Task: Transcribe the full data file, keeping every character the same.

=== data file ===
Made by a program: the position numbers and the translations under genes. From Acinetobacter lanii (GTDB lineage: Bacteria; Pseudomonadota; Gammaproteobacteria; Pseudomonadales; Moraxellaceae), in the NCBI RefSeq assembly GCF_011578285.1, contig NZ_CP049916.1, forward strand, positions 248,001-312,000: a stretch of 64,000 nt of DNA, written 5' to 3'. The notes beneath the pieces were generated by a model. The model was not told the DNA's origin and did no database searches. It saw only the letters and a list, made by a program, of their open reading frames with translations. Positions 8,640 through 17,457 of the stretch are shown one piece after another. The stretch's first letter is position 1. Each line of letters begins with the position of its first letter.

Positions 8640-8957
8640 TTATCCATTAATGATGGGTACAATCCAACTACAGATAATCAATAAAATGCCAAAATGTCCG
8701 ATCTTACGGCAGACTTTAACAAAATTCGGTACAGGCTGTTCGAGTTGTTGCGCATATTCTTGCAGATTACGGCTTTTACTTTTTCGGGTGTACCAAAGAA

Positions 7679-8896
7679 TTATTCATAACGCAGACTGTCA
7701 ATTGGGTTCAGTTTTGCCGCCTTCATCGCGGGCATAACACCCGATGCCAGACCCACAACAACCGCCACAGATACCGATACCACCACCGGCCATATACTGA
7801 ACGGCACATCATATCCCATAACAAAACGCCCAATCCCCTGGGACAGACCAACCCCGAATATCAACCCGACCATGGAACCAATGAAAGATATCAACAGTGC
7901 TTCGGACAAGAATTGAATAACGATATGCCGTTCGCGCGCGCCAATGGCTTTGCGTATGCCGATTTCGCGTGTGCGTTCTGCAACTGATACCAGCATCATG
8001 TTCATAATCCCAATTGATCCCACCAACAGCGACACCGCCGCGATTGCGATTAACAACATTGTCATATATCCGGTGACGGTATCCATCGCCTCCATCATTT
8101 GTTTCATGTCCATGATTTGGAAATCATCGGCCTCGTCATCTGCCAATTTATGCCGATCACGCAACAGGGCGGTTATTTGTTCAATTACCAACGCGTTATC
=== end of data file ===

Made by a program: the position numbers and the translations under genes. From Acinetobacter lanii (GTDB lineage: Bacteria; Pseudomonadota; Gammaproteobacteria; Pseudomonadales; Moraxellaceae), in the NCBI RefSeq assembly GCF_011578285.1, contig NZ_CP049916.1, forward strand, positions 248,001-312,000: a stretch of 64,000 nt of DNA, written 5' to 3'. The notes beneath the pieces were generated by a model. The model was not told the DNA's origin and did no database searches. It saw only the letters and a list, made by a program, of their open reading frames with translations. Positions 8,640 through 17,457 of the stretch are shown one piece after another. The stretch's first letter is position 1. Each line of letters begins with the position of its first letter.

Positions 8640-8957
8640 TTATCCATTAATGATGGGTACAATCCAACTACAGATAATCAATAAAATGCCAAAATGTCCG
8701 ATCTTACGGCAGACTTTAACAAAATTCGGTACAGGCTGTTCGAGTTGTTGCGCATATTCTTGCAGATTACGGCTTTTACTTTTTCGGGTGTACCAAAGAA

Positions 7679-8896
7679 TTATTCATAACGCAGACTGTCA
7701 ATTGGGTTCAGTTTTGCCGCCTTCATCGCGGGCATAACACCCGATGCCAGACCCACAACAACCGCCACAGATACCGATACCACCACCGGCCATATACTGA
7801 ACGGCACATCATATCCCATAACAAAACGCCCAATCCCCTGGGACAGACCAACCCCGAATATCAACCCGACCATGGAACCAATGAAAGATATCAACAGTGC
7901 TTCGGACAAGAATTGAATAACGATATGCCGTTCGCGCGCGCCAATGGCTTTGCGTATGCCGATTTCGCGTGTGCGTTCTGCAACTGATACCAGCATCATG
8001 TTCATAATCCCAATTGATCCCACCAACAGCGACACCGCCGCGATTGCGATTAACAACATTGTCATATATCCGGTGACGGTATCCATCGCCTCCATCATTT
8101 GTTTCATGTCCATGATTTGGAAATCATCGGCCTCGTCATCTGCCAATTTATGCCGATCACGCAACAGGGCGGTTATTTGTTCAATTACCAACGCGTTATC